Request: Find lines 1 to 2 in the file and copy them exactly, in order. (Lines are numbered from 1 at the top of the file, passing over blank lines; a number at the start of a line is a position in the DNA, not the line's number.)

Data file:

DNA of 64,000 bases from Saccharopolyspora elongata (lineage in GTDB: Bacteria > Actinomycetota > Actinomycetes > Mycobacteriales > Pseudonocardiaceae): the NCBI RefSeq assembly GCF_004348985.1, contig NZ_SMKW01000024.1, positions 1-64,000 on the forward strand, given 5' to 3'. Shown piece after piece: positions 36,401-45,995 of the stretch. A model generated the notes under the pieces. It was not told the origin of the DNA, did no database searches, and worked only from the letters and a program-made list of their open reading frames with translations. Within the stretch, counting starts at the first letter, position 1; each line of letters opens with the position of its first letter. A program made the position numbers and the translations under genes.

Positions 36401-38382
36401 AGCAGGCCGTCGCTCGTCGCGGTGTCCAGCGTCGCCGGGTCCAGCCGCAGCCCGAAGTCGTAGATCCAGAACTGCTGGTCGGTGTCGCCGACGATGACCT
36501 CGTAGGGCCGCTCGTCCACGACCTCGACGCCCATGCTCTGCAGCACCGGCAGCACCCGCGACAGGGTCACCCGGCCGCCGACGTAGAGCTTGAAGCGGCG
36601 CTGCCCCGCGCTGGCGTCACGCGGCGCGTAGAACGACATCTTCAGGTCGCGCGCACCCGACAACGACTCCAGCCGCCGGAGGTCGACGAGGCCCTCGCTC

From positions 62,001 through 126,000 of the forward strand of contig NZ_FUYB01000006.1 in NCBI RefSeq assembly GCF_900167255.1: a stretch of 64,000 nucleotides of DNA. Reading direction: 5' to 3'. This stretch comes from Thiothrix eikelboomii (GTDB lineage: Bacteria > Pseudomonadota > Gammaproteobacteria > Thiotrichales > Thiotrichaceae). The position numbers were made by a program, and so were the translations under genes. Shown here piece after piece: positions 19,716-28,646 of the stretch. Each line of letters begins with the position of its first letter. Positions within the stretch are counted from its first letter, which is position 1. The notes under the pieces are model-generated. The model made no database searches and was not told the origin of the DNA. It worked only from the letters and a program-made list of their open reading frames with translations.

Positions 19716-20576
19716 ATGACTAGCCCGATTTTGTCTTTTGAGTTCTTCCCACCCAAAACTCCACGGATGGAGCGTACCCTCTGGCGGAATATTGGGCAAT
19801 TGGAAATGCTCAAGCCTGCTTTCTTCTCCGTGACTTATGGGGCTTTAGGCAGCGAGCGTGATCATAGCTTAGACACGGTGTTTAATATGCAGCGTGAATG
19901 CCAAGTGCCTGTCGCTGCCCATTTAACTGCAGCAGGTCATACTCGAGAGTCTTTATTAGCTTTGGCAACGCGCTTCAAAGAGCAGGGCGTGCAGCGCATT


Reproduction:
DNA of 64,000 bases from Saccharopolyspora elongata (lineage in GTDB: Bacteria > Actinomycetota > Actinomycetes > Mycobacteriales > Pseudonocardiaceae): the NCBI RefSeq assembly GCF_004348985.1, contig NZ_SMKW01000024.1, positions 1-64,000 on the forward strand, given 5' to 3'. Shown piece after piece: positions 36,401-45,995 of the stretch. A model generated the notes under the pieces. It was not told the origin of the DNA, did no database searches, and worked only from the letters and a program-made list of their open reading frames with translations. Within the stretch, counting starts at the first letter, position 1; each line of letters opens with the position of its first letter. A program made the position numbers and the translations under genes.

Positions 36401-38382